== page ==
India, Pakistan Must Protect Their Religious Minorities

It is true that in any democracy, majoritarianism prevails. However, it becomes incumbent upon the current government to safeguard the rights of minorities. If this is not done, the social fabric of the country could be torn apart

India, Pakistan Must Protect Their Religious Minorities

The recent attack on 21 churches and 89 Christian homes in the town of Jaranwala in the Faisalabad district of Pakistan raises questions about how blasphemy laws are used against religious minorities in Pakistan.

The Pakistan Penal Code penalises blasphemy against any recognised religion, providing penalties from a fine to death. Section 295- B of the Act prescribes life imprisonment for anyone defiling the holy book, and 295- C prescribes the death penalty for anyone defiling the name of Prophet Muhammad (PBUH) and other prophets. However, no one has been sent to the gallows so far by the courts. The mobs have taken it on themselves to punish the alleged offenders, often using the law as a tool to dispense justice. It has been observed that before the cases reach the court, the vigilante groups have often taken the matter into their own hands and have attacked the members of the minority communities.

According to the Centre for Social Justice, over 2,000 people have been accused since 1987, with at least 88 have been killed based on unproven allegations. 

The Pakistani government, instead of repealing the law or doing away with capital punishment, further exacerbated the situation by increasing the punishment to a life sentence, not less than ten years, for using derogatory remarks against holy personages. 

The Human Rights Commission of Pakistan (HRCP), an independent human rights organisation, expressed its concern about the amendment, fearing it would be used to target religious minorities.

Earlier this year, a Chinese national working at a hydropower project was accused by his co-workers of insulting Prophet Muhammad (peace be upon him) by forcing his fellow workers to speed up their work when they were on a prayer break. Luckily, he was arrested by the police before any harm could befall him.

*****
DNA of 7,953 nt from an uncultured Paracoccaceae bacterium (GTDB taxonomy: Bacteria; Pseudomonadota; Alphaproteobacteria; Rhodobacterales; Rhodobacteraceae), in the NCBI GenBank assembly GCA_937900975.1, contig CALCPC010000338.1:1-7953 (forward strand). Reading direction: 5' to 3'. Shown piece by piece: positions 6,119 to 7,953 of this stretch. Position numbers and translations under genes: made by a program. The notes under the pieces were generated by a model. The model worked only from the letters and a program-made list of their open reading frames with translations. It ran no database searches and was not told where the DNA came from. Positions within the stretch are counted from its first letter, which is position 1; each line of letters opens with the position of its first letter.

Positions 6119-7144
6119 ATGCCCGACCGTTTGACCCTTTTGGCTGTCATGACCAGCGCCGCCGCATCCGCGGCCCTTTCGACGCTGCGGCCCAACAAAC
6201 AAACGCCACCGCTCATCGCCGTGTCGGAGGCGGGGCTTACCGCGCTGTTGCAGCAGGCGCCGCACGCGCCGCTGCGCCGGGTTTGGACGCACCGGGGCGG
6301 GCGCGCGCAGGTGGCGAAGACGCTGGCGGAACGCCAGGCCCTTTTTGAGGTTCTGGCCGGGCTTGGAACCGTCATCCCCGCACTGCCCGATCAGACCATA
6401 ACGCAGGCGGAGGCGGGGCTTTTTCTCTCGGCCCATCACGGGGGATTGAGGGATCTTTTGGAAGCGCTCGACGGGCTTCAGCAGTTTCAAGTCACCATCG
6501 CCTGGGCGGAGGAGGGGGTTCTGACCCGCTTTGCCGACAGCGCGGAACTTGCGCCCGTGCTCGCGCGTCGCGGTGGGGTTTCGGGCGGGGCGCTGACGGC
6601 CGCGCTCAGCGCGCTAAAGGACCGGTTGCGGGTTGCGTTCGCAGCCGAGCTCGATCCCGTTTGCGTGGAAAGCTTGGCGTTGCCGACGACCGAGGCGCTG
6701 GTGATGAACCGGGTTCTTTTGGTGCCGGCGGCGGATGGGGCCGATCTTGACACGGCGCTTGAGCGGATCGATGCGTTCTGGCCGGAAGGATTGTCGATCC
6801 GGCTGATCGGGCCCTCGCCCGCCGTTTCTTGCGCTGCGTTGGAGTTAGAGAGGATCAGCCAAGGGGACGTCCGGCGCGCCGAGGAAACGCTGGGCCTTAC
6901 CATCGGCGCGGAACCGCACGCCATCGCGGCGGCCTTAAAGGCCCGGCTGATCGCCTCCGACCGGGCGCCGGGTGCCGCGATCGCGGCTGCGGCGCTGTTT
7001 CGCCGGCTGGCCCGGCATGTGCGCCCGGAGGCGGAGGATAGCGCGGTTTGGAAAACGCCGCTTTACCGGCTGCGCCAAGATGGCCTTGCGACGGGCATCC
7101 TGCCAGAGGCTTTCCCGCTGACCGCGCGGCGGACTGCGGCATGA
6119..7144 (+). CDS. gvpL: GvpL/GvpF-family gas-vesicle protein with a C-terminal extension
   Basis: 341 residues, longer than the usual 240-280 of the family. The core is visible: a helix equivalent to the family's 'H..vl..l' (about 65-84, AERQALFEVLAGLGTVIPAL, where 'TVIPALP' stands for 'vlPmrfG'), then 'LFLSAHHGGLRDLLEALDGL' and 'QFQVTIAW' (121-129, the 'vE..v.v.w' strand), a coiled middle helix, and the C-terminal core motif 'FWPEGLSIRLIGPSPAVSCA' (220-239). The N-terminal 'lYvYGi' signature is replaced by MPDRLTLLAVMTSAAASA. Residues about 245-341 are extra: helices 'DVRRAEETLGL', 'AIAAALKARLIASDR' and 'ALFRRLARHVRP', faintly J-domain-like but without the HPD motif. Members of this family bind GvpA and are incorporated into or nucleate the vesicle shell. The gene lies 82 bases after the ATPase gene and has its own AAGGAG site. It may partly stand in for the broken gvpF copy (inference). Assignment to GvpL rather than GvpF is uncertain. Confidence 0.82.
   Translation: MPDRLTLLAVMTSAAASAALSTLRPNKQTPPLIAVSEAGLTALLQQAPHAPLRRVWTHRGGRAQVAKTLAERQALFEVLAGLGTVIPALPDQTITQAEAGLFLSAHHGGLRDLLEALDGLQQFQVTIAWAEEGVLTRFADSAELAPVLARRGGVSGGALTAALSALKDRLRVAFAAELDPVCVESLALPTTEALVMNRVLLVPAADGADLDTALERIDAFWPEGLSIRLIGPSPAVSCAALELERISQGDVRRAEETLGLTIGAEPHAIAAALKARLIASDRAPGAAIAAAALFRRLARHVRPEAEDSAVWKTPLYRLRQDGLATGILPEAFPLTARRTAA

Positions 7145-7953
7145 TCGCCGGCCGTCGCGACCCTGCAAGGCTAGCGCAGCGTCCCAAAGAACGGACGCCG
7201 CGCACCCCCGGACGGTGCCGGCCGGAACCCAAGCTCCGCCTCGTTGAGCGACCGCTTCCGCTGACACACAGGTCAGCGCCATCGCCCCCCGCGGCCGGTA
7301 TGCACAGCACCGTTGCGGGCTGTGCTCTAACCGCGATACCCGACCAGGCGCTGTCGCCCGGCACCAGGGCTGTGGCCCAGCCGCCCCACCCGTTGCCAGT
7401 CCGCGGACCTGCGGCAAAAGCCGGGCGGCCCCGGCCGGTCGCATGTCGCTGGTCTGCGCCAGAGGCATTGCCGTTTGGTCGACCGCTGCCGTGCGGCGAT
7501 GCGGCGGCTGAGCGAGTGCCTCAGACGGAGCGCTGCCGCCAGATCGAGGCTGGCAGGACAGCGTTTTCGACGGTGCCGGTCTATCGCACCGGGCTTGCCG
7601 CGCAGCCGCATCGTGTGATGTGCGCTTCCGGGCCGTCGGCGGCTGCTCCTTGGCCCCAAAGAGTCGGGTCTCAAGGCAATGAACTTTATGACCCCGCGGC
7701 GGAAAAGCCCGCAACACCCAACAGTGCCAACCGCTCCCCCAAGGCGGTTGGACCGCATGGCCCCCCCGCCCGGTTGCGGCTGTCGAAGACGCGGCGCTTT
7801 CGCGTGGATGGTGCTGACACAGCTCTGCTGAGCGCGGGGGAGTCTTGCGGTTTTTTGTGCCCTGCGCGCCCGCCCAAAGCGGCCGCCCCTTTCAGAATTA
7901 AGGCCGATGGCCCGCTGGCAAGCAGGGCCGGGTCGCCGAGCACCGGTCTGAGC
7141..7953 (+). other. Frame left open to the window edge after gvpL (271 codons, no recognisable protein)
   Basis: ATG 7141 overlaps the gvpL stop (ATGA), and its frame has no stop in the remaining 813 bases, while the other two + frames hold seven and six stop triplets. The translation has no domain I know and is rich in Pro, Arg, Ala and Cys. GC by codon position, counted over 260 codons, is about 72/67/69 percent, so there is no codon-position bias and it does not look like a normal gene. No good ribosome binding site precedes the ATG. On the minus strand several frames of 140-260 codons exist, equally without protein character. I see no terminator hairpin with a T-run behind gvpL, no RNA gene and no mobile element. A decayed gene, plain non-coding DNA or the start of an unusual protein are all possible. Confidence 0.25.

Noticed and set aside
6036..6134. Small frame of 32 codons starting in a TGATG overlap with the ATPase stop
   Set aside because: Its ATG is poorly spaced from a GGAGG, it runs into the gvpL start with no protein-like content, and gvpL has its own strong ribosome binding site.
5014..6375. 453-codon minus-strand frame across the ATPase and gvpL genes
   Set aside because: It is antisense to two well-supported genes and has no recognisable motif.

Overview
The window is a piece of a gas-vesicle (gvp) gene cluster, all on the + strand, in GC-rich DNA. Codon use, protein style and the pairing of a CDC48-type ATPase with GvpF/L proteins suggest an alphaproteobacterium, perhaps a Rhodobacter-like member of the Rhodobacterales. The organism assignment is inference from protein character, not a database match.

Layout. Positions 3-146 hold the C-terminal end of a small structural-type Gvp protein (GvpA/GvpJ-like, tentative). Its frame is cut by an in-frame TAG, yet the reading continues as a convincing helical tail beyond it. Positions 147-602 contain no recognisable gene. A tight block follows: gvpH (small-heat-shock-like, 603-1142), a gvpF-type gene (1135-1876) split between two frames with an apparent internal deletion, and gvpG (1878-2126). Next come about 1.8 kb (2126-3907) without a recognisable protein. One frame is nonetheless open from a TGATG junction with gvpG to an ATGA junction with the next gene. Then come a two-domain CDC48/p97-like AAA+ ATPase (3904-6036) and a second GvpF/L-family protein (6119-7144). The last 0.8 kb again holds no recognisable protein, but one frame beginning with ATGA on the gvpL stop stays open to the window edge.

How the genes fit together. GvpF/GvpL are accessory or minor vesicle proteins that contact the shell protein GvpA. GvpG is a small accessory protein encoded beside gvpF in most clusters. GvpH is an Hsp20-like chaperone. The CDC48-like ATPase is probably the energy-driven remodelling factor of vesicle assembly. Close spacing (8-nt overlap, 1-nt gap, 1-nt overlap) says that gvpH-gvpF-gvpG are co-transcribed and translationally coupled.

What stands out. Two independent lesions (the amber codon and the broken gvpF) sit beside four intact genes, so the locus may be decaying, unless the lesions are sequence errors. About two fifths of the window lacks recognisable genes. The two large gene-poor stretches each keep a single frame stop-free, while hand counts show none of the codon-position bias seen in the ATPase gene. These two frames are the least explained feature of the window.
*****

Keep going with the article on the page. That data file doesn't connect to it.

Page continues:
In 2021, a Sri Lankan factory manager was lynched and burned alive for removing a poster featuring religious content. 

In 2022, Nautan Lal, a Hindu teacher, was sentenced to life imprisonment by a local court in Ghotki, Sindh, on charges of blasphemy. Lal was arrested in September 2019 after a video went viral on social media in which an intermediate student of the public school alleged that the Hindu teacher had committed blasphemy against the Prophet (PBUH). As the news spread, a protest erupted in the town, and a violent mob attacked the Sacho Satram Dham Temple and damaged its idols in Ghotki. In a rare display of communal harmony, about 500 Muslims guarded the temple to prevent further attacks.

In 2020, Pakistani Christian woman Aasiya Bibi was convicted and sentenced to death by a Pakistani court under the blasphemy law for insulting the Prophet Muhammad (PBUH). Fortunately, the Pakistan Supreme Court set aside the order of the lower court on grounds of insufficient evidence. She later had to flee Pakistan, fearing reprisals. 

Salmaan Taseer, the former governor of Punjab and a vocal critic of the law, called for reforming the law as it was being used to target minority communities by the religious extremists and reactionary elements. He paid a heavy price for his views and was murdered in 2011 by his bodyguard Mumtaz Qadri. Islamist groups hailed Qadri as a national hero.

The Hindu community has suffered in different ways at the hands of Islamist groups. According to Asian News International (ANI), around 1,000 Hindu girls have so far been allegedly abducted, forcibly converted, and married off to Muslims. Their appeal to bring a law against such conversions, especially in the Sindh province of Pakistan, has fallen on deaf ears. Even Muslims have not been spared and have been extra-judicially killed over blasphemy accusations. 

Across the border, in India, precious little has been done to protect the religious minorities, especially Muslims, Dalits and Christians. It is reported that a total of 63 cow vigilante attacks have occurred between 2010 to 2017, where 24 Muslims have lost their lives due to mob lynching. The surprising part is the government of the day did not condemn these attacks. 

There has also been a number of attacks on churches. The silence of the government has only emboldened the perpetrators of the crime. 

The Human Rights Watch has reported that there has been a surge in attacks since 2015. 

It is true that in any democracy, majoritarianism prevails. However, it becomes incumbent upon the current government to safeguard the rights of the minorities. If this is not done, the social fabric of the country could be torn apart.

It would be in Pakistan’s interest, if they want to preserve democracy, to repeal the law as the continuance of the law would provide legitimacy to vested groups to target minorities. The government is also required to act against the perpetrators of the crime to prevent the misuse of the law. 

India, on the other hand, should take effective steps for apprehending all those perpetrators who encourage discord between religious communities. If this is not done, the very rule of law will be endangered.